On June 1, 2017, President Donald Trump announced the United States’ withdrawal from the Paris Climate Accord, an agreement amongst 195 countries to reduce their climate changing emissions in an attempt to curb the increase in global temperatures.[1] When signing the agreement in 2016, President Obama aimed to reduce greenhouse gas emissions by 26-28% in a decade.[2] However, many fear Trump’s decision may bring that goal to an end. By withdrawing, the U.S. joins Syria and Nicaragua as the only countries worldwide that are not a part of the agreement.[3] While announcing his decision, President Trump stated, “[t]he Paris accord is very unfair at the highest level to the United States,”[4] sparking immediate backlash. With climate change being an issue of global concern, what prompted this widely unpopular decision?

First, and possibly most controversial, President Trump has referred to climate change as a “hoax,” despite clear science to the contrary.[5] Second, Trump is openly skeptical of international agreements, like the Paris Accord, which he rejected as a defeat for America and its workers at the benefit of foreign countries.[6] Lastly, Trump believes the Obama administration’s regulations and spending in order to meet its goals of reducing GHG emissions will have a negative effect on economic growth.[7] This is highlighted by the fact that the newly appointed head of the Environmental Protection Agency, a skeptic of climate change himself, is already halting the Obama administration’s Clean Power Plan.[8] The Clean Power Plan was President Obama’s strategy to reduce GHG emissions from fossil fuel power plants in the US.[9] Whatever his true motivation and reasoning, President Trump was adamant upon fulfilling his campaign promise to withdraw, despite pleading for him to remain a part of the agreement from members of his own administration, including his daughter Ivanka.[10]

Although the criticism of President Trump’s decision to withdraw has been immediate, it fortunately won’t conclude until November 2020, which all but guarantees this to be a major topic of debate in the next presidential election.[11] Also, despite the responses, Trump’s decision may not affect our economy, which is in the process of separating itself from carbon-heavy energy sources in favor of natural gas and cost-effective renewable energy.[12] Further, states like California and cities like Chicago have vowed to do their part by instituting their own environmental restrictions with similar goals to the Paris Accord.[13] Climate change is a worldwide issue and one man’s decision will not change the goal of millions.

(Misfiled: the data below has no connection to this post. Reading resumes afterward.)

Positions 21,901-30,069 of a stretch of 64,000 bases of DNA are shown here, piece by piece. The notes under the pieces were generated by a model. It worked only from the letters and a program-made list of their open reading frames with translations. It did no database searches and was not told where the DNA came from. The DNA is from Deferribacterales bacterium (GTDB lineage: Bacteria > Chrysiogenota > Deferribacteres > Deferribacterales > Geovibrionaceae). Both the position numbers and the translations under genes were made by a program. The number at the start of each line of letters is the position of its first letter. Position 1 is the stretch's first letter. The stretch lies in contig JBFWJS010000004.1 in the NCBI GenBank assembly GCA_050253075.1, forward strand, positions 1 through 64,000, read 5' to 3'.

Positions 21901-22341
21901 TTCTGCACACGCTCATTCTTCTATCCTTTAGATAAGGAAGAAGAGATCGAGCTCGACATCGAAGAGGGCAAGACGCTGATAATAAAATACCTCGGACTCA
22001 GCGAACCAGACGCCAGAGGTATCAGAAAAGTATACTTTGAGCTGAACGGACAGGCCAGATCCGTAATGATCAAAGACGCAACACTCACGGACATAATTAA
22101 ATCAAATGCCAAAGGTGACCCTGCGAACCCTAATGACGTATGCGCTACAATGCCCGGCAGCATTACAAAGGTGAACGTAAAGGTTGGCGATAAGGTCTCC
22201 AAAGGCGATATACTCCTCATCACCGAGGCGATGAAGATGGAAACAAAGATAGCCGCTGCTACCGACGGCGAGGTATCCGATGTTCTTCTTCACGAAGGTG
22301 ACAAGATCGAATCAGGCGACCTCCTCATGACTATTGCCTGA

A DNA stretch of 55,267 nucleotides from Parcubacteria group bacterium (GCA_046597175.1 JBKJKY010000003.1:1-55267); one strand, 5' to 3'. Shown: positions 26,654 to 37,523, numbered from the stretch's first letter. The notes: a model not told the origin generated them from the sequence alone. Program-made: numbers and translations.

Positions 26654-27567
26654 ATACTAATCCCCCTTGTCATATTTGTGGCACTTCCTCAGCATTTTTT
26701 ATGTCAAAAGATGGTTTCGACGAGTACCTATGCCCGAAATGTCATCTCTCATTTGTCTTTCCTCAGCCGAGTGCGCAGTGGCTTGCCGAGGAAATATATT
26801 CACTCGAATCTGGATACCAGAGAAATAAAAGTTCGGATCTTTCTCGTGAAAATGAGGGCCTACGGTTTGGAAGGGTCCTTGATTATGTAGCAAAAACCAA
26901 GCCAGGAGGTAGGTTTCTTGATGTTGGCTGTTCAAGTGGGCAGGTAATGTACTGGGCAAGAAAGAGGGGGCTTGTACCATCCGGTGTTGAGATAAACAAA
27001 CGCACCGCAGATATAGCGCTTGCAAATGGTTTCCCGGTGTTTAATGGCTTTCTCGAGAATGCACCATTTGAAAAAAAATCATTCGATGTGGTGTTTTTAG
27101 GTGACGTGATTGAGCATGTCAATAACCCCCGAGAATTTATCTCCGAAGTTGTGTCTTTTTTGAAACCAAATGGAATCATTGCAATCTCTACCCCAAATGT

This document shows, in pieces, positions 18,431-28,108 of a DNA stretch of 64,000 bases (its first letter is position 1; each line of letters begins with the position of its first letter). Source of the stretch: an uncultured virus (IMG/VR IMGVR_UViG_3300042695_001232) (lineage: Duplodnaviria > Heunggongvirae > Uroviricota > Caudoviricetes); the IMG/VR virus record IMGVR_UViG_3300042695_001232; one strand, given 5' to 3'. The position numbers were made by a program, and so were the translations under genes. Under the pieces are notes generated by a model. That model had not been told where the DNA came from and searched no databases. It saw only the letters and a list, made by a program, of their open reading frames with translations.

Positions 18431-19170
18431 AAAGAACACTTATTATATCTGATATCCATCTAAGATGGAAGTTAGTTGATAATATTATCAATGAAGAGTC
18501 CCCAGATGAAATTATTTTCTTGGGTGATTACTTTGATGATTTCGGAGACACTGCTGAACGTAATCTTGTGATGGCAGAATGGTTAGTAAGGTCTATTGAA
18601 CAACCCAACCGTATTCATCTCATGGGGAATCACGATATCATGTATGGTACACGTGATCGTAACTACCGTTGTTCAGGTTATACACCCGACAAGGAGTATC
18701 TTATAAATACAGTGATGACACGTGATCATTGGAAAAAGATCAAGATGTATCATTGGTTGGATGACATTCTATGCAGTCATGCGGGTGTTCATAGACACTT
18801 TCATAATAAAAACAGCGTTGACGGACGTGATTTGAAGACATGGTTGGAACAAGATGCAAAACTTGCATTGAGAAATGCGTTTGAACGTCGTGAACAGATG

For more information on Climate Change, check out Rachel Salcido’s article in the 2nd issue of our 49th volume at http://repository.jmls.edu/cgi/viewcontent.cgi?article=2583&context=lawreview.


[1] Benjy Sarlin, What It Means That Trump Is Leaving the Paris Climate Agreement, NBC News (June 1, 2017), http://www.nbcnews.com/politics/white-house/here-s-what-happens-if-trump-leaves-paris-climate-agreement-n766761.

[2] Rebecca Harrington, Here’s what the US actually agreed to in the Paris climate deal, Business Insider (June 1, 2017), http://www.businessinsider.com/what-did-us-agree-to-paris-climate-deal-2017-5.

[3] Harrington, supra note 2

[4] Kevin Liptak and Jim Acosta, Trump on Paris accord: ‘We’re getting out’, CNN Politics (June 2, 2017), http://www.cnn.com/2017/06/01/politics/trump-paris-climate-decision/index.html.

[5] See Donald Trump (@realDonaldTrump), Twitter (Jan. 29, 2014,1:27 AM), http://www.politifact.com/truth-o-meter/statements/2016/jun/03/hillary-clinton/yes-donald-trump-did-call-climate-change-chinese-h/ (stating “[g]lobal warming is an expensive hoax”); see Donald Trump (@realDonaldTrump), Twitter (Nov. 6, 2012, 2:15 PM), http://www.politifact.com/truth-o-meter/statements/2016/jun/03/hillary-clinton/yes-donald-trump-did-call-climate-change-chinese-h/ (stating “[t]he concept of global warming was created by and for the Chinese in order to make U.S. manufacturing non-competitive”).

[6] Liptak and Acosta, supra note 4.

[7] Sarlin, supra note 1.

[8] Id.

[9] Thomas Skelton, At What Costs? Environmental Regulations and Cost-Benefit Analysis in Michigan v. EPA, 49 J. Marshall L. Rev. 1257, 1283 (2016).

[10] Liptak and Acosta, supra note 4.

[11] Id.

[12] Sarlin, supra note 1.

[13] Id.


For updates and other information, follow us on Twitter: @jmlawreview.